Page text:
JERUSALEM — Today was our last day in the Holy Land, or Godland, if you will. Our schedule deemed it a “reporting day” and, for the first time in a week, we didn’t have a set schedule. There were no places to see or people to meet; everything was up to us. Most of us took this opportunity to report (or shop for gifts and souvenirs) and finish tying up loose ends on the stories we’ve been thinking about all week.

I spent a lot of this day at the Western Wall: thinking about the time we spent there as a class and reflecting on how I could use the conversations I’d had with different pilgrims throughout the week to create something that might resemble a good news story. My colleagues did similar things: Augusta spent her day at the Church of the Holy Sepulchre, Sarah spent her day taking a tour of Jerusalem’s water tunnels, Dan visited an evangelical church in Bethlehem and Vildana and Isobel were reporting on cross-bearers in the streets of Jerusalem’s Old City.

But things didn’t go as expected. This afternoon at one of the gates of the Old City, an Israeli security guard was wounded in what police said was a stabbing attack. The assailant was killed at the scene. The security guard was taken to the hospital. As journalists, we’re trained to see this as news and almost expect these things to happen. We live in New York City, after all. But today, after everything we’ve seen, done and experienced all week, it weighed on us more than it normally would have.

Vildana and Isobel were at the gate when it happened.

“We heard a scuffle and someone being beaten, and then a few seconds later we started hearing gunshots,” Isobel said. She estimated she was five meters from the scene when she and Vildana sought shelter from the gunfire, pressing themselves against a stone wall.

According to a report by Haaretz, the assailant was from the West Bank, and belonged to the Hamas party there, although he is not considered to be an active member. Hamas commended the attack in a statement, saying that it commemorated 100 days since President Donald Trump declared the move of the U.S. Embassy from Tel Aviv to Jerusalem.

In the moment, everything was “super surreal,” Isobel said. “Afterwards, it was clear that tensions are still running very high in the city and it was a rude awakening to that.”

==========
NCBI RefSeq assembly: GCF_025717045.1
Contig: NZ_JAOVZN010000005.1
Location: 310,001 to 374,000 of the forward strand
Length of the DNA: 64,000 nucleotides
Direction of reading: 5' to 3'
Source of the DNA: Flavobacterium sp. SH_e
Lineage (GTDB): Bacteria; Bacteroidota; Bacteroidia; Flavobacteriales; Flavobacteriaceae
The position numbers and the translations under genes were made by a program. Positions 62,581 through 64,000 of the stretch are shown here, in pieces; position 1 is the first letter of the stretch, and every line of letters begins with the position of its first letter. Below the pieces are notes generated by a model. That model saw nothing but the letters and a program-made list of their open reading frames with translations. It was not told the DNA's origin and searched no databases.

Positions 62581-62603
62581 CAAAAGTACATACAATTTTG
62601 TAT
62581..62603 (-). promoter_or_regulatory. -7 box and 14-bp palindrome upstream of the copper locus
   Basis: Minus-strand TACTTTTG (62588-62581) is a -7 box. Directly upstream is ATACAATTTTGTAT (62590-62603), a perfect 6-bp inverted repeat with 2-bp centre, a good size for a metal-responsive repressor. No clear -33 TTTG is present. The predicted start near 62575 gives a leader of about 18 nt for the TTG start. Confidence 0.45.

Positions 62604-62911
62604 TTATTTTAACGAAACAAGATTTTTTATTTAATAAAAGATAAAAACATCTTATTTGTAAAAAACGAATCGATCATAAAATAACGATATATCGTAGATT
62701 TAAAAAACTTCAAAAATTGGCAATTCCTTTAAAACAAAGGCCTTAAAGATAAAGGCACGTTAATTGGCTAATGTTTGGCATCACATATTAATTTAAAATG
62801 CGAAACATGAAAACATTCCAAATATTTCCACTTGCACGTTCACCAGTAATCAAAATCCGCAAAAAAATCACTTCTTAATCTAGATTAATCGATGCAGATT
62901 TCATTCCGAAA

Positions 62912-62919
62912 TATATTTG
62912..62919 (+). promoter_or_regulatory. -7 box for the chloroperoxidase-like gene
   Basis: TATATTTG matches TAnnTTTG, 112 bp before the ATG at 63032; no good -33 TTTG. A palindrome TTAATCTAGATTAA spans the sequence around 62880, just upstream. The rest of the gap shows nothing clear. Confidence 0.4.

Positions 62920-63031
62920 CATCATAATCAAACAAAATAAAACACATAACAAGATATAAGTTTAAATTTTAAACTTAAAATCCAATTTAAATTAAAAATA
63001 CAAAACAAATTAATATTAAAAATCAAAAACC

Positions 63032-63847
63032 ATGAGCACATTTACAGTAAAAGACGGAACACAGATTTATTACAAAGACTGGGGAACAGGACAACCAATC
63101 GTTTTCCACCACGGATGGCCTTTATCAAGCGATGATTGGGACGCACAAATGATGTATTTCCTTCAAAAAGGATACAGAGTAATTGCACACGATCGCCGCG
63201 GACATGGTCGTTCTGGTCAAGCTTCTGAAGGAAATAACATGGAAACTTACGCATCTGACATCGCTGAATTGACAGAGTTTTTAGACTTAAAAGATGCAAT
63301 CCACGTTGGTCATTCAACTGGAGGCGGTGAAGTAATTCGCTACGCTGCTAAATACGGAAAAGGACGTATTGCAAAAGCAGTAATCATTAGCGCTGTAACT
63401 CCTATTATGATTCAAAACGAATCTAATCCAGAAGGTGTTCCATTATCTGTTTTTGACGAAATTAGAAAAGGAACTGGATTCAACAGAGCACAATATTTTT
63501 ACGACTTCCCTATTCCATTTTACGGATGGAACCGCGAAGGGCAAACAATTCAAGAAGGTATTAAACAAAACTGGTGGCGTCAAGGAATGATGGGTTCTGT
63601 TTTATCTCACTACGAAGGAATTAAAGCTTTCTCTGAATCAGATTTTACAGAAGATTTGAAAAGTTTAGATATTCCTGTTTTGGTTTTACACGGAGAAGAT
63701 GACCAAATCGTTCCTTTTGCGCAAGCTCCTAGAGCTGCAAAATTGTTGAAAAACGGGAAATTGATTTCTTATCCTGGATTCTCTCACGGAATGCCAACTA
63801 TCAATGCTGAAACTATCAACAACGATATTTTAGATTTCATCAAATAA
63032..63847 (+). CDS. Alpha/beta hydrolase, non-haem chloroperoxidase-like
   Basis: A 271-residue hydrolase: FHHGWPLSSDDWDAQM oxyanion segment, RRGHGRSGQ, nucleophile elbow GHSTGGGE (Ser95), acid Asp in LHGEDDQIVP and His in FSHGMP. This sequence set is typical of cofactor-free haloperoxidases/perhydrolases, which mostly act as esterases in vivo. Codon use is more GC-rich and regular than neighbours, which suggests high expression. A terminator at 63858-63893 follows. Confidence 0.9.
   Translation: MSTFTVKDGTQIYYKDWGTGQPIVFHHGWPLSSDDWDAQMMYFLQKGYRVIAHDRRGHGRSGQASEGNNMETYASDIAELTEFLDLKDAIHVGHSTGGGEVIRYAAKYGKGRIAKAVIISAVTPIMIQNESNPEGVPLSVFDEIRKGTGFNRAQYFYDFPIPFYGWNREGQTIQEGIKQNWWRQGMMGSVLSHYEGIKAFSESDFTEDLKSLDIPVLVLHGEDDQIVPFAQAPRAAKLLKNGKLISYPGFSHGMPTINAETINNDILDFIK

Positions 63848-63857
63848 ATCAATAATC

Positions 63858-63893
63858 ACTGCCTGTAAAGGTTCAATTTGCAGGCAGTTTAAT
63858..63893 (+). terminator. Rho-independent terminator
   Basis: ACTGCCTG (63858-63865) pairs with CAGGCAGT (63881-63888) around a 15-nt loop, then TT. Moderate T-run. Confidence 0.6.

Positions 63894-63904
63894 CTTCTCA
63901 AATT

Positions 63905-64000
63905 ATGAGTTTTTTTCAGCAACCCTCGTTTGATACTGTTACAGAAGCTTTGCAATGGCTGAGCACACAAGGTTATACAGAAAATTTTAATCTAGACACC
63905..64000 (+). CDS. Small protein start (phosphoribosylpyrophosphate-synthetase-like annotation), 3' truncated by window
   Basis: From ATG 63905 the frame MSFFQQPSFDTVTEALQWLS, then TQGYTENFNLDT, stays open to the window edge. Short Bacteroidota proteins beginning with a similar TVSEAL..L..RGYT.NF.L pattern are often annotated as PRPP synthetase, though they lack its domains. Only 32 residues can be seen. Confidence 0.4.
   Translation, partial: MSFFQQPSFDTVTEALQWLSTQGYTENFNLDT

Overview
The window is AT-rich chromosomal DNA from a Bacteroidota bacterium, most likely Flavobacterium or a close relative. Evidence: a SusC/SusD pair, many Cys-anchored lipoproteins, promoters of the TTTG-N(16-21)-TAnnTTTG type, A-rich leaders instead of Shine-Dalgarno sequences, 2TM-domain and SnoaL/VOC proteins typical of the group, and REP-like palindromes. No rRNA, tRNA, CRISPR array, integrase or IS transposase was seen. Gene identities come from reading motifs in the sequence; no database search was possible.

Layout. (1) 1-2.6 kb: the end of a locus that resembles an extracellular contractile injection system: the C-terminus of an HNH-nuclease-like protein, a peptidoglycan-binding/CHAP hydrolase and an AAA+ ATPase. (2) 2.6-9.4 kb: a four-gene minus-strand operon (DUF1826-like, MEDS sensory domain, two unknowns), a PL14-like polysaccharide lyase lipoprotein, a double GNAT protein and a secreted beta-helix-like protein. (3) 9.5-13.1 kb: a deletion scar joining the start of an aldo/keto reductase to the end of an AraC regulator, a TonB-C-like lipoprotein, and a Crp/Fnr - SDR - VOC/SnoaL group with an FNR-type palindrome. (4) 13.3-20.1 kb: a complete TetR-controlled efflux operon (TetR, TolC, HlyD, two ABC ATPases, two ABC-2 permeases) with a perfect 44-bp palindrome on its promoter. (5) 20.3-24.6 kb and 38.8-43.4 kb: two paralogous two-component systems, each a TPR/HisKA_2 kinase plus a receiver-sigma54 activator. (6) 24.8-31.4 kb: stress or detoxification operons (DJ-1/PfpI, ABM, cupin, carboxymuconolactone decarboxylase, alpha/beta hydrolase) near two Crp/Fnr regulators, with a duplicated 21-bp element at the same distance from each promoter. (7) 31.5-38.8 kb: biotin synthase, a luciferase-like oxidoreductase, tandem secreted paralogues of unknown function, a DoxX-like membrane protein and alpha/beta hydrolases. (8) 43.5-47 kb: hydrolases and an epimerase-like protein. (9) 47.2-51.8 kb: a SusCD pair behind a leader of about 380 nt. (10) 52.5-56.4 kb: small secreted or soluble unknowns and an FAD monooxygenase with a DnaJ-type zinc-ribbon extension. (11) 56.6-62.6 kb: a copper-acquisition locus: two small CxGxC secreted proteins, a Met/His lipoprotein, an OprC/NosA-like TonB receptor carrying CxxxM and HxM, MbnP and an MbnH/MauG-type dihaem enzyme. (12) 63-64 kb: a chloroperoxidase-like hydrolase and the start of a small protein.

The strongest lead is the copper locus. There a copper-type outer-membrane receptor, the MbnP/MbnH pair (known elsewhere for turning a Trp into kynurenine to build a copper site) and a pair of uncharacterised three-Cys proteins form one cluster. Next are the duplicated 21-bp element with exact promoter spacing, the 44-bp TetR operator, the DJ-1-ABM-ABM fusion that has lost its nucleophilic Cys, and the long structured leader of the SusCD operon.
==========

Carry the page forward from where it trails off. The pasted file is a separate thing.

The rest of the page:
After the attack, some shops closed and guards stayed at the gate, ensuring that the area was safe. Some of the holy sites in Jerusalem also shut down, al-Haram al-Sharif being one of them; Professor Moghul was locked inside for about an hour. Tensions were high until we all touched base with one another.

I rushed with my classmates Dan and Galie to the Old City, in hopes that someone would be able to tell me what happened before it was all over the news. I found myself back at the Western Wall and talked to one of the women there. We were both trying to understand what happened. It turned out I knew more than she did.

“Be careful and God bless you,” she said before hugging me tightly. “God will protect you. He protects his people.”

Thea did a quick WhatsApp check and made sure that all of our classmates and faculty were accounted for. I don’t know who protected us today, but I am thankful that we are all safe. We met for dinner back at our hotel just in time for everyone to talk about this day and the experiences of the week. We celebrated being together, learning and growing throughout this journey. We traded stories of our best encounters, our favorite jokes and the religions we would switch to for a week if we could.

My favorite part of this trip was learning so much about the world around me. This was my first time outside of the United States, and I was so grateful to enter every situation with an open mind. Today was hard. I wasn’t sure I wanted to write this dispatch because of how difficult it was for my colleagues to be present for something so hard to watch or hear. But they are okay and we are all safe. For that, and for Godland, I am also grateful.

We’ll see you soon, Israel/Palestine.

Photos from day 8: